Where Logic ends: An insight on the Misinformed
“You can not expect any significant progress in sustainability without a Sustainability Manager.” says Maria Svantemark, the CEO and founder of SustainLab, a sustainability data management company, which enables high quality performance metrics for companies looking for accelerated change with their sustainability.- and Mattias Andir, Sustainability Manager, at Trivector LogiQ, a business development consultancy.
WE ARE IN A UNIQUE TIME IN HISTORY right now; a pandemic has paralyzed large parts of the world and the world economy is holding its breath. At the same time, the need for a green transition to secure the future of people on the planet has never been more acute and the importance of effective sustainability work at company level has never been greater. In order to cope with this fundamental change, increased investments and knowledge focused on sustainability issues within companies are required, both in the form of expertise and integration in all business areas.
Sustainability issues are becoming more extensive and complex, which is reflected in the many structural frameworks in the area: the Paris Agreement, the Non-financial Reporting Directive and the EU's Taxonomy for Sustainable Finance, to name a few. At the same time, there is a total confusion about the role of the Sustainability Manager. Conflicting proposals are thrown in from different directions:
- Sustainability is just a new collective name for quality and the environment
- Sustainability issues are so central and complex that the CEO has to take responsibility
- The Sustainability Manager is not needed because the issues must be integrated throughout the business
The latest news in the discussion is taken from NCC, which chooses to get rid of the role of Sustainability Manager with the goal of bringing the issues closer to the customers (AH June 4, 2020). Maersk gave a similar reason when they announced earlier this year that they are firing their Sustainability Manager and closing the sustainability department (DI 14 Jan 2020).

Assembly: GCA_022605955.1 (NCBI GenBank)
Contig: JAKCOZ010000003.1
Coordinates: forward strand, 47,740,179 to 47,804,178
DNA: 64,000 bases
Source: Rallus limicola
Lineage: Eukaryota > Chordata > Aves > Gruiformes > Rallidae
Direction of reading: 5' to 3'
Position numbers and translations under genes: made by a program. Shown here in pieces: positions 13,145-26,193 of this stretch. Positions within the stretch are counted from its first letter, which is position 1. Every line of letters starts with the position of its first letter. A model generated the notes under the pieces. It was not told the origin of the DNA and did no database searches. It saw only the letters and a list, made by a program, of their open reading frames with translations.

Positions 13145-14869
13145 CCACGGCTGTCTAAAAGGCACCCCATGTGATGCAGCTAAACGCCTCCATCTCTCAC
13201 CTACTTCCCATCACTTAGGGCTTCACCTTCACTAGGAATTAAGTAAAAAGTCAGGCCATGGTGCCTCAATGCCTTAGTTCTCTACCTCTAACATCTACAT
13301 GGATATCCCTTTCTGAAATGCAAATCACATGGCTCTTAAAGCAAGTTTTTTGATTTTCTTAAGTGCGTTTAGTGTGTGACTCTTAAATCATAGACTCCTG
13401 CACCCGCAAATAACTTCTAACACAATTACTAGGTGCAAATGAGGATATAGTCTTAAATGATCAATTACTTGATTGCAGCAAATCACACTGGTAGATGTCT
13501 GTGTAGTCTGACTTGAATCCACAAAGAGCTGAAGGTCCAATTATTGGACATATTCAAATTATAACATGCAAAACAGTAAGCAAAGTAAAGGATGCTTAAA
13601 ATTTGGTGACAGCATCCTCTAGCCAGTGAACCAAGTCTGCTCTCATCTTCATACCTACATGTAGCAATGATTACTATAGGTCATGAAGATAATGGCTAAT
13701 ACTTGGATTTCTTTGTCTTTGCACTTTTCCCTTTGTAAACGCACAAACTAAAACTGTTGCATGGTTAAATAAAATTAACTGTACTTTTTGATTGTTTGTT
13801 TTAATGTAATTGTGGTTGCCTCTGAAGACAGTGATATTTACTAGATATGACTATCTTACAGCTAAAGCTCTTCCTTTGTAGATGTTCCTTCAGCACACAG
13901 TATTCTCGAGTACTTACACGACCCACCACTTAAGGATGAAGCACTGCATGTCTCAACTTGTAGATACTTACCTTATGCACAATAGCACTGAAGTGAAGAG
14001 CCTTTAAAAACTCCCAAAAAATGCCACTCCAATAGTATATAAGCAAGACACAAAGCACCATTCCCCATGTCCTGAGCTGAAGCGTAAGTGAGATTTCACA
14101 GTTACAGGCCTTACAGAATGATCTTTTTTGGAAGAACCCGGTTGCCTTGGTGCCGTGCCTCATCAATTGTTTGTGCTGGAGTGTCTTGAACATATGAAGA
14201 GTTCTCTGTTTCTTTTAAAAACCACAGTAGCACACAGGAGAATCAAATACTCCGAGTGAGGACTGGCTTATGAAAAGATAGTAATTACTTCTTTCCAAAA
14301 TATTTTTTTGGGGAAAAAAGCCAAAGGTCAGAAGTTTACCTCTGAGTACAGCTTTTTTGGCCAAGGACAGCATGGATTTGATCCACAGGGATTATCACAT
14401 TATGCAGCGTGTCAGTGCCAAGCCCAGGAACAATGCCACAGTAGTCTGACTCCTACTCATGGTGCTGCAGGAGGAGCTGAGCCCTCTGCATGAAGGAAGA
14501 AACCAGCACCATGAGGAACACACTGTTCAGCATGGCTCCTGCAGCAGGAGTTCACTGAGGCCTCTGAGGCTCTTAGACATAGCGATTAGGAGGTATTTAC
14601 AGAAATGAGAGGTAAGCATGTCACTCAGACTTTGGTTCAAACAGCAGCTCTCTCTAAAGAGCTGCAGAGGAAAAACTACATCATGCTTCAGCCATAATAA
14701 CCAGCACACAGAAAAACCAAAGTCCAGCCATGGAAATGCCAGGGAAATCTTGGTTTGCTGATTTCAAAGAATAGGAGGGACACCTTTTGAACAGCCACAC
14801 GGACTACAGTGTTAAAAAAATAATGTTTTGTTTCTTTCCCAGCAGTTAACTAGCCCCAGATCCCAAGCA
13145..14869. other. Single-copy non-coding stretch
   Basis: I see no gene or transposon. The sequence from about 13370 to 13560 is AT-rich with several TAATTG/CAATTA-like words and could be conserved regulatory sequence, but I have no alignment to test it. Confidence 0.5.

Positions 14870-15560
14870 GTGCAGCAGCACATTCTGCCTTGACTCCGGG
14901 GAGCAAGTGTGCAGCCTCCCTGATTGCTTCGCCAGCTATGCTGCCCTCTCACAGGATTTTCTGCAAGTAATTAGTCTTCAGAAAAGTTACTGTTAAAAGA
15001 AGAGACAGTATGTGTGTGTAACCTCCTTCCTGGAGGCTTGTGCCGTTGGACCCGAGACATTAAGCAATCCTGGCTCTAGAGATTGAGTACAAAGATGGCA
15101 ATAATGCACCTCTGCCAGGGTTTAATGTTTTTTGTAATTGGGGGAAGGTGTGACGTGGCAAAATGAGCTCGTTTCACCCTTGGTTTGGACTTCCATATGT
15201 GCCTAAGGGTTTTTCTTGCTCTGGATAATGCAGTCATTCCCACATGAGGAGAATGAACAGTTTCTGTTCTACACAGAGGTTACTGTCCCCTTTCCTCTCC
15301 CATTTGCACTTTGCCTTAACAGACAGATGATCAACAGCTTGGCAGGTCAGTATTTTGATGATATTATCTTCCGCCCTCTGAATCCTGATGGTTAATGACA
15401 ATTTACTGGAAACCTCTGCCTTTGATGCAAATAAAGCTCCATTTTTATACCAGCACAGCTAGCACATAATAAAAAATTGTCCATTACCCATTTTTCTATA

It is naive to believe that the sustainability work will achieve greater results without the Sustainability Manager as a strategic leader. The Sustainability Manager should have overall responsibility for running the business in line with the latest research and ensure that the company benefits from active and continuous sustainability work. The Sustainability Manager should thus have the expert knowledge that guides other activities. It also means that it is on the Sustainability Manager's responsibility to prioritize and direct resources where they are most useful. The strategy is then executed in the different business areas, which does not differ from any other type of strategy implementation. Try to find a CEO who gets rid of the CFO after integrating financial decision making throughout the business.
Perhaps this confusion is based on the varying tasks that the Sustainability Manager is given in different companies. In the worst case, it is a role with both strategic and operational responsibility, which also lacks both mandate and budget to drive change. Even worse is when the Sustainability Manager lacks specific competence in sustainability and is assigned responsibility in addition to their regular role. It is unreasonable to expect wonders with these conditions.
We now have a window of opportunity, an opportunity to rethink the course of the world economy towards a sustainable direction. Successful companies are at the forefront of the development and it is therefore both business critical and socio-economically necessary for the Sustainability Manager to have greater influence in the future. NOW is the time to secure both business and society for the future - which is not done by getting rid of the Sustainability Manager.